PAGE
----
Again, if the end game is just audio, ignore all these comments.  Almost any scope is good enough.  The problem I see is that the hobby tends to morph and the next thing you know, you're playing with an Arduino and lusting for the speed of a Teensy 4.1.  Or you decide to play with FPGAs...

 
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Offline george.b

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Re: First oscilloscope
« Reply #32 on: October 27, 2020, 09:28:50 pm »
Whether using a passive probe will introduce problems with capacitive loading or not depends on what you're measuring. It doesn't sound fair to me to dismiss a whole class of measuring apparatus because in some cases they may not suffice.

Really ?

As hobbyist you often need to measure the risetime of a 50Mhz square wave ?
For sure, you have to spend your time in a very specialized field of electronics .....

Yes, really. The year is 2020, and FPGAs, multi-hundred-MHz microcontrollers and other fairly high-speed digital electronics are not exactly far from the grasp of hobbyists anymore.
 

Offline james_s

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Re: First oscilloscope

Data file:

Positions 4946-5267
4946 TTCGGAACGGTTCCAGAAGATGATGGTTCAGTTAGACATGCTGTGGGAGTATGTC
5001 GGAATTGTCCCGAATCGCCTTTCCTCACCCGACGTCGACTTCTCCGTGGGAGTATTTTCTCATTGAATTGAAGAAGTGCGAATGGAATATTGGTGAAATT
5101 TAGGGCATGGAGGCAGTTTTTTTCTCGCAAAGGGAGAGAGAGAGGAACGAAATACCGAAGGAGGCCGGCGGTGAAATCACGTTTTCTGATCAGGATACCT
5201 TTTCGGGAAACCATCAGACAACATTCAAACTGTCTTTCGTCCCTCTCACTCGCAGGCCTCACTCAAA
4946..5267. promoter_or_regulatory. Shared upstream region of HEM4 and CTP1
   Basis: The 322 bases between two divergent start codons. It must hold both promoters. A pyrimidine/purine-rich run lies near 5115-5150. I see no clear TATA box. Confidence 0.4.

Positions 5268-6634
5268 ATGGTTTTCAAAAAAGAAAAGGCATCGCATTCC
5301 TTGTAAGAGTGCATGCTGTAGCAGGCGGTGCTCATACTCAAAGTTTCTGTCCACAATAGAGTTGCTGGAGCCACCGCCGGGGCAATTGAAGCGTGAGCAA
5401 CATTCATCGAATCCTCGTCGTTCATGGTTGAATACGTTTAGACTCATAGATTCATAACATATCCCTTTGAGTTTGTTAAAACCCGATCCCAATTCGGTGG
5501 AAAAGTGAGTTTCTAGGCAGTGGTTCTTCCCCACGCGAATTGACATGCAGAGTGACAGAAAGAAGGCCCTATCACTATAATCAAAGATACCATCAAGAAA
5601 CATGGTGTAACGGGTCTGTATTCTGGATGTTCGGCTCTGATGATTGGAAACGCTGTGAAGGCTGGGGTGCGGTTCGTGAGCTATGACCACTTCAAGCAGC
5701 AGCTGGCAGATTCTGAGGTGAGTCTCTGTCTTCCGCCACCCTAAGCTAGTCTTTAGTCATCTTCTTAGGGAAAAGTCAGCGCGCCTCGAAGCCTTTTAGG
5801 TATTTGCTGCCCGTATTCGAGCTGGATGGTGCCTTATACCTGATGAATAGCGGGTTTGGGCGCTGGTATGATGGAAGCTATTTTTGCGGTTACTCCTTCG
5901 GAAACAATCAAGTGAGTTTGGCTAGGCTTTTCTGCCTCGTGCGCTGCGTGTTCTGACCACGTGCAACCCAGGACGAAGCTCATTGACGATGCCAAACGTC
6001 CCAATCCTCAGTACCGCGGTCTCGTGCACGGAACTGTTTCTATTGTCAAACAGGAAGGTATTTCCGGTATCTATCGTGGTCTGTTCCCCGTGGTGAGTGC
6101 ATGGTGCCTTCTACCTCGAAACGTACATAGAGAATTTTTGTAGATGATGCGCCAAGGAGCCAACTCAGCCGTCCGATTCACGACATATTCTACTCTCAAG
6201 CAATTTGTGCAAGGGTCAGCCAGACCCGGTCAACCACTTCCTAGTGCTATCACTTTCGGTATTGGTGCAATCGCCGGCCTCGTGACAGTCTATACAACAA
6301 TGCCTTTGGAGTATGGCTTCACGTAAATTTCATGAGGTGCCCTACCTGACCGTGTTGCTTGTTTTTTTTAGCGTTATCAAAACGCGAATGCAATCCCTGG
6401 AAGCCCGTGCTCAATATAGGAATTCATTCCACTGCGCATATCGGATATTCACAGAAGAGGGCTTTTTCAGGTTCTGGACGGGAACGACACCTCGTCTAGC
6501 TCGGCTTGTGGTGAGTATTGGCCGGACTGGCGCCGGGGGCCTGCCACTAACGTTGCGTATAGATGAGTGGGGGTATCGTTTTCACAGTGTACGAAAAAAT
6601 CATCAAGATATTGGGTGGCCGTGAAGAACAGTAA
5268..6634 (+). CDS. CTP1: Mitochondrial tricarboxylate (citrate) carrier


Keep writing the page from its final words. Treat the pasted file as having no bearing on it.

« Reply #33 on: October 29, 2020, 02:57:16 am »
I have a 1GHz scope and the bandwidth is nice to have, but honestly I could get by with a 20MHz analog scope for 90% of what I use a scope for. Bandwidth is like money, you can never have too much, but how much you really "need" depends on your goals. IMO the only reason to consider an analog scope anymore is if you find one really cheap, and they do turn up. You might even find one for free, I've given and received a few of them over the years, some that worked just fine. Ultimately any scope that even mostly works is better than no scope at all, which is what I had for the first decade or so of my electronics hobby.
 

Offline jonslab

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Re: First oscilloscope
« Reply #34 on: October 29, 2020, 02:57:58 am »
Go with a DIY one
 

Offline Chrishas

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Re: First oscilloscope
« Reply #35 on: October 30, 2020, 10:15:12 pm »
First of all thanks everyone for all the valuable information and taking the time to reply. I've been looking at the suggestions provided and Charlotte's thread has been very educational and I'm still going over all the info.
I also understand that my concern for probes was invalid.
I'm keeping an eye out for a good deal and so far I see Hamegs come up more often than other brands although most are HM203s and usually around £100.
There's a few Tektronix but the only one which I saw was tested was a TDS320 on an auction but it doesn't seem to have great reviews.